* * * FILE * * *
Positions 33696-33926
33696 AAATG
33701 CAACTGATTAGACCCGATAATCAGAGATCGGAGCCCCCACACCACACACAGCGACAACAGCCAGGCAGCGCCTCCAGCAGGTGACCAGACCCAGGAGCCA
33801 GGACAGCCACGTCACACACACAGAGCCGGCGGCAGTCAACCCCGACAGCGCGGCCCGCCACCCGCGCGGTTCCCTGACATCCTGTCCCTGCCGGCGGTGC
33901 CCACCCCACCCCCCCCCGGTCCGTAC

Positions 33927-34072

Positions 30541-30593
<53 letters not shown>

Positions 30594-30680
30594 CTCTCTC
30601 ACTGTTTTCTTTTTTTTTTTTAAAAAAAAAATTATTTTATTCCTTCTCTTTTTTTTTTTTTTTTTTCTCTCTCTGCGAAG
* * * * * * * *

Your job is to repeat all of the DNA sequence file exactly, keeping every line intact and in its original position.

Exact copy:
Positions 33696-33926
33696 AAATG
33701 CAACTGATTAGACCCGATAATCAGAGATCGGAGCCCCCACACCACACACAGCGACAACAGCCAGGCAGCGCCTCCAGCAGGTGACCAGACCCAGGAGCCA
33801 GGACAGCCACGTCACACACACAGAGCCGGCGGCAGTCAACCCCGACAGCGCGGCCCGCCACCCGCGCGGTTCCCTGACATCCTGTCCCTGCCGGCGGTGC
33901 CCACCCCACCCCCCCCCGGTCCGTAC

Positions 33927-34072

Positions 30541-30593
<53 letters not shown>

Positions 30594-30680
30594 CTCTCTC
30601 ACTGTTTTCTTTTTTTTTTTTAAAAAAAAAATTATTTTATTCCTTCTCTTTTTTTTTTTTTTTTTTCTCTCTCTGCGAAG